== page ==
Maternal prenatal attachment in women who conceive through in vitro fertilization
This study explored whether prenatal attachment differed in women who conceived through IVF with their own eggs versus those who conceived with donor eggs and whether source of eggs, number of treatment cycles, anxiety and social support in pregnancy were predictive of prenatal attachment in this population of women. Three study designs were used: (1) a comparative descriptive design to compare prenatal attachment in women who used their own eggs and those who used donor eggs, (2) a predictive correlational design to identify significant predictors of prenatal attachment, and (3) a descriptive correlational design to examine the relationships between selected demographic variables and prenatal attachment.
The admission sample consisted of 113 women who conceived through in vitro fertilization and completed an on-line survey. Of these women, 102 conceived with their own eggs and 11 with donor eggs. Their mean age was 34 years, and they were predominantly Caucasian, married, and well educated.
Participation in the study was announced through a posting on the bulletin boards of two web sites related to pregnancy after infertility. An on-line survey was used to collect data on sociodemographic information, source of eggs, number of treatment cycles, anxiety (State-Trait Anxiety Inventory), social support in pregnancy (Social Support Apgar), and prenatal attachment (Maternal-Fetal Attachment Scale).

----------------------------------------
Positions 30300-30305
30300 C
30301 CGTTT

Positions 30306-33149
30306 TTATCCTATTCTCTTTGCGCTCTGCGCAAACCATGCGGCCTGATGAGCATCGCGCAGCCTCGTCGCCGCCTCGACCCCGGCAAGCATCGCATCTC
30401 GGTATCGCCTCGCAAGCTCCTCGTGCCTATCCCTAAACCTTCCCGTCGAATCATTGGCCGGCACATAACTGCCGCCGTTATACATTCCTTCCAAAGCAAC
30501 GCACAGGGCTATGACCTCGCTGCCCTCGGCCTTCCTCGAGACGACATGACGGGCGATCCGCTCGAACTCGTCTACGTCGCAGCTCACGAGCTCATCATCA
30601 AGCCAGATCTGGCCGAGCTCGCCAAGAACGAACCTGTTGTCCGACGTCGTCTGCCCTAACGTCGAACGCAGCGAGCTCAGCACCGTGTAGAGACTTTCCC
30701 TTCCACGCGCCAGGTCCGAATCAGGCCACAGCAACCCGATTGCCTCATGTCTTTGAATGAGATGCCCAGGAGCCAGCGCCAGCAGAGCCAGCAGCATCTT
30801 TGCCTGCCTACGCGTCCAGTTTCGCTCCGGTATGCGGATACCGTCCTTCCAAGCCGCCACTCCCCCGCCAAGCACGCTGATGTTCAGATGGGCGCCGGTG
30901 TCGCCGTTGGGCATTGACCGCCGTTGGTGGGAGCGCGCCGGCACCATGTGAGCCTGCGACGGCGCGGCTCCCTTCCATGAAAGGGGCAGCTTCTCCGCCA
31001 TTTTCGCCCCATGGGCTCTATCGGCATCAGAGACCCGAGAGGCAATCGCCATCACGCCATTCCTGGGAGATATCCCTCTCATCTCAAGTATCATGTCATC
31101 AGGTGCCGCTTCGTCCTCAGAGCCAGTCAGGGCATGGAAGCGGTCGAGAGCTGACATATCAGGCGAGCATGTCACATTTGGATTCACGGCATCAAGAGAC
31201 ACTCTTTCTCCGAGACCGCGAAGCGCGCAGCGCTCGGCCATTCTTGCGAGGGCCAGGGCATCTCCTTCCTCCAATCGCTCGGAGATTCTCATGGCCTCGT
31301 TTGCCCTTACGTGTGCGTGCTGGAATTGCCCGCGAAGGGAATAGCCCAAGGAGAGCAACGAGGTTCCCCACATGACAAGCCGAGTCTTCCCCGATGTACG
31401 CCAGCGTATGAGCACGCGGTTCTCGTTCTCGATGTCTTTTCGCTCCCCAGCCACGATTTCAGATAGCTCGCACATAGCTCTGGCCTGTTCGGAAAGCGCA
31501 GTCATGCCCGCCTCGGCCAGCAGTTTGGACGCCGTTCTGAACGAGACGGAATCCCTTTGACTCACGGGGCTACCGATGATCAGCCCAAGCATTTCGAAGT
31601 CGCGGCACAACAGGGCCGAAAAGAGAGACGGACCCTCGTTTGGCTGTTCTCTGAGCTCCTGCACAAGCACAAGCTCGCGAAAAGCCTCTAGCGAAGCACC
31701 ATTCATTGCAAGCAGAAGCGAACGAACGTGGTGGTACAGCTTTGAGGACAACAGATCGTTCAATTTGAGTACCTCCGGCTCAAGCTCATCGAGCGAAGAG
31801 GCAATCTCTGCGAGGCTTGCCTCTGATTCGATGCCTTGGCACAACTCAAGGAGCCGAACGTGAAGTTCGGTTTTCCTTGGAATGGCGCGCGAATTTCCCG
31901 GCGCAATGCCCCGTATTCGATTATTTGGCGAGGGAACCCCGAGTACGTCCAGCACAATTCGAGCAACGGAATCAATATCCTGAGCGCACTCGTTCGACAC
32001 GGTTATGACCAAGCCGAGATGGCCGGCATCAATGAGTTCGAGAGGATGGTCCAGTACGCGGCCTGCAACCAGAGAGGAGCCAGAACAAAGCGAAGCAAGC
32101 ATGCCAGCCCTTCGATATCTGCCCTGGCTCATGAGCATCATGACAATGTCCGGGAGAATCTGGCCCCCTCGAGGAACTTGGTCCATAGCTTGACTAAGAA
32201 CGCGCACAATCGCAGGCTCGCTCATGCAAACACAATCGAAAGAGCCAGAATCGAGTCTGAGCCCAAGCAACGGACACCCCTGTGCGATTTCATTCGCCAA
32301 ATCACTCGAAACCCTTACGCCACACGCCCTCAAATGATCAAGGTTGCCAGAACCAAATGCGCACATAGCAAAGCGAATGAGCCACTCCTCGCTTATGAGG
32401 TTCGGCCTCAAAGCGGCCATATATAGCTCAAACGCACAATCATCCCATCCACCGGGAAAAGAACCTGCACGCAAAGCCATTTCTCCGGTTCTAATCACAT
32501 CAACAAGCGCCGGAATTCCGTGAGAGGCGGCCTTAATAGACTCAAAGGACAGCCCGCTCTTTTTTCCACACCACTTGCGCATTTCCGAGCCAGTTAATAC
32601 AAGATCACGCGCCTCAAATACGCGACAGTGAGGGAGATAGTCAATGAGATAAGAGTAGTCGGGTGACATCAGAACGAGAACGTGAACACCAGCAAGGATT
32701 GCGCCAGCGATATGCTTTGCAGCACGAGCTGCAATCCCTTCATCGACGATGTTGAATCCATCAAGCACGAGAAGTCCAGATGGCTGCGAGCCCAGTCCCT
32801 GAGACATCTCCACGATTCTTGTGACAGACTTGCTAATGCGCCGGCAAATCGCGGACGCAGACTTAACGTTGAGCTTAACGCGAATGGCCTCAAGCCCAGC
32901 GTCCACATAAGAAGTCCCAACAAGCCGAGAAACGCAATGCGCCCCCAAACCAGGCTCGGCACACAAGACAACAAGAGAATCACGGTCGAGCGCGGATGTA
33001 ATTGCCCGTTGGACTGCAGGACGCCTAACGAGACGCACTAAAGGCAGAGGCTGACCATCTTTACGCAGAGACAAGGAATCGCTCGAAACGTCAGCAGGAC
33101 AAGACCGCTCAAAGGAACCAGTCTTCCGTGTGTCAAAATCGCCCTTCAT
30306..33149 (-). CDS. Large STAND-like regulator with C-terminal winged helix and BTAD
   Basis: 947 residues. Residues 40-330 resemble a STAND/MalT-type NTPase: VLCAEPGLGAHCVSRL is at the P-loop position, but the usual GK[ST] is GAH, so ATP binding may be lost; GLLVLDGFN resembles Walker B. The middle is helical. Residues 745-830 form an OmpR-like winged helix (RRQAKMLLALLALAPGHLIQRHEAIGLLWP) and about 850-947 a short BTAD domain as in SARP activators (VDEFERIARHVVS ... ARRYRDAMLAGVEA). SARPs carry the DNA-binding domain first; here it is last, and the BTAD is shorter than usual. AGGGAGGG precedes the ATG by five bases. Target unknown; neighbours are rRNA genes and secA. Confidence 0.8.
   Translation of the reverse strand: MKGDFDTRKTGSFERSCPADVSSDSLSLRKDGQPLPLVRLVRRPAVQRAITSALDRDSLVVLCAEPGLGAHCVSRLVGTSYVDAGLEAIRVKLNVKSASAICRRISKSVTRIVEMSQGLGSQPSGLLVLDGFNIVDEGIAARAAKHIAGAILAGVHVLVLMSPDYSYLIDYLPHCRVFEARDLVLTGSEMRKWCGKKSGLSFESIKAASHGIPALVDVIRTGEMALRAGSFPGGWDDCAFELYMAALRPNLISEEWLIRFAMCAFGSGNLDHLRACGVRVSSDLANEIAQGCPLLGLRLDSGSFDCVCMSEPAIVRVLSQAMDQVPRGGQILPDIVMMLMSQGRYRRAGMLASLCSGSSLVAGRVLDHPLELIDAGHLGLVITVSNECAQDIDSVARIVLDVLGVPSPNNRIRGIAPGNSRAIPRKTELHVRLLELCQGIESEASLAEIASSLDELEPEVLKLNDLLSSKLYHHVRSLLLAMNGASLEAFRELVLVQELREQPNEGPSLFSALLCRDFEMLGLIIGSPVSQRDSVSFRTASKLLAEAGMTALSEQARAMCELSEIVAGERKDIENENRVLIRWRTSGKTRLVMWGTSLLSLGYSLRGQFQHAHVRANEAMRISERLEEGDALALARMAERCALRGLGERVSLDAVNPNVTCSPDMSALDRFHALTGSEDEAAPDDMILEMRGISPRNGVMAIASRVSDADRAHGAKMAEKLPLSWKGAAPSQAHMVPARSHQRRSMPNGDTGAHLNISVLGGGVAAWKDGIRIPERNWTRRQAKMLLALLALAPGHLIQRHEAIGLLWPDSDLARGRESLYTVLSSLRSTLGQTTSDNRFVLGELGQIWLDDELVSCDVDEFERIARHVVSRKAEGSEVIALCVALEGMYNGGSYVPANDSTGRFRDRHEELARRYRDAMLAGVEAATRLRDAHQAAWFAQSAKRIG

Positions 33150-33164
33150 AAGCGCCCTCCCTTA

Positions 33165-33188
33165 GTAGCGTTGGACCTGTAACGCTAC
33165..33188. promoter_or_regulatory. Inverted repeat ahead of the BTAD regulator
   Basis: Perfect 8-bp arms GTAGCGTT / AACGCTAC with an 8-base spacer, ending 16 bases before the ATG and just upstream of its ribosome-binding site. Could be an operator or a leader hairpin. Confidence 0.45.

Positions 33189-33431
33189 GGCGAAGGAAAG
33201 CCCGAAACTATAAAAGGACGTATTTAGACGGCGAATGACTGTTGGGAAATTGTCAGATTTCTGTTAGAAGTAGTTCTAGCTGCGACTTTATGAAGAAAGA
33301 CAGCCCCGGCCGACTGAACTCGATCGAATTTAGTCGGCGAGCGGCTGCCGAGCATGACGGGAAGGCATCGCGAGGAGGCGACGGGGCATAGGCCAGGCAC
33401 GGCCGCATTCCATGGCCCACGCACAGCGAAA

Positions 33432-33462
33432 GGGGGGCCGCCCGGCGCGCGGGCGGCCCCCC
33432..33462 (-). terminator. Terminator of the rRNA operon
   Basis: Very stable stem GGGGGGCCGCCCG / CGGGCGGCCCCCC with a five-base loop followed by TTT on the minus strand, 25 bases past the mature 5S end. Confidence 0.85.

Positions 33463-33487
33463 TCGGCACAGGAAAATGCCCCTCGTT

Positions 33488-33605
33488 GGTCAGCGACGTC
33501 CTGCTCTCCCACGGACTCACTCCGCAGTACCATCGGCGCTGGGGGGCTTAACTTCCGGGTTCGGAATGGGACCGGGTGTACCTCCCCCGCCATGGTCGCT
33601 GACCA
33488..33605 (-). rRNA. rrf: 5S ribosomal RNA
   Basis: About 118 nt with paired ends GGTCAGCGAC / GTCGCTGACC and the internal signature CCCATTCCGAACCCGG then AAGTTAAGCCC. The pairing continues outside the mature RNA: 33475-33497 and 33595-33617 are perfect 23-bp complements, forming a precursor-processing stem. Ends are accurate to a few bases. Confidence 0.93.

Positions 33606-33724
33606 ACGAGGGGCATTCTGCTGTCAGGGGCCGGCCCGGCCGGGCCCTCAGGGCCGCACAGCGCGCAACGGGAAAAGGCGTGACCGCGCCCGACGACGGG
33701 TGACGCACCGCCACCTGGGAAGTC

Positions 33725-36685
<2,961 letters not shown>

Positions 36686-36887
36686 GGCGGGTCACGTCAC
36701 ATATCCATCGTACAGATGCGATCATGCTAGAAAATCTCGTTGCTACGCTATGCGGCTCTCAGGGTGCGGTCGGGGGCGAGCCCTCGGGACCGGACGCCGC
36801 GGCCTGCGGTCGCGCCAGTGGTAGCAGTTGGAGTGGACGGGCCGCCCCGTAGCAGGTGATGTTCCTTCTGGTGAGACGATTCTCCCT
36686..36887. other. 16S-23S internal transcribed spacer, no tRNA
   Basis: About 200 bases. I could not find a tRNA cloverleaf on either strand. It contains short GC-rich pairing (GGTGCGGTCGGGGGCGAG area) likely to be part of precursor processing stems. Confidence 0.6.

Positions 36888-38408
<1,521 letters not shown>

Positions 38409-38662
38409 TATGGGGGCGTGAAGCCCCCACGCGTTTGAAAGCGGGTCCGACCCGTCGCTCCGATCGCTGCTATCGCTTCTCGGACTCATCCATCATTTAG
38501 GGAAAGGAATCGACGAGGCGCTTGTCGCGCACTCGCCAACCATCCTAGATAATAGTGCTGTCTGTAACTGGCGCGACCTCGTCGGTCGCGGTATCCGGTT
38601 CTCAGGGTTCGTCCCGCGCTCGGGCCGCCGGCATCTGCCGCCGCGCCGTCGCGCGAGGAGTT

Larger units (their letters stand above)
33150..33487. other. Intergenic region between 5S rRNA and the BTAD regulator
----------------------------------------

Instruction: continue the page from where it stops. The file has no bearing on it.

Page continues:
No significant differences were found in prenatal attachment between women who conceived with their own eggs and women who conceived with donor eggs. Source of eggs, number of treatment cycles, anxiety and social support in pregnancy were not significant predictors of prenatal attachment for the study sample. Women who conceived with their own eggs had significantly less trait anxiety and higher social support. Prenatal attachment was positively and significantly correlated with fetal movement, known sex of baby, and anxiety.
Influences on prenatal attachment in women conceiving through IVF are multifaceted and much is still unknown. Uncovering influencing variables and better understanding the process of developing prenatal attachment in women conceiving through IVF will provide nurses the evidence base they need to practice and support these women through pregnancy and beyond. Implications of this study and directions for further research are discussed.
In vitro fertilization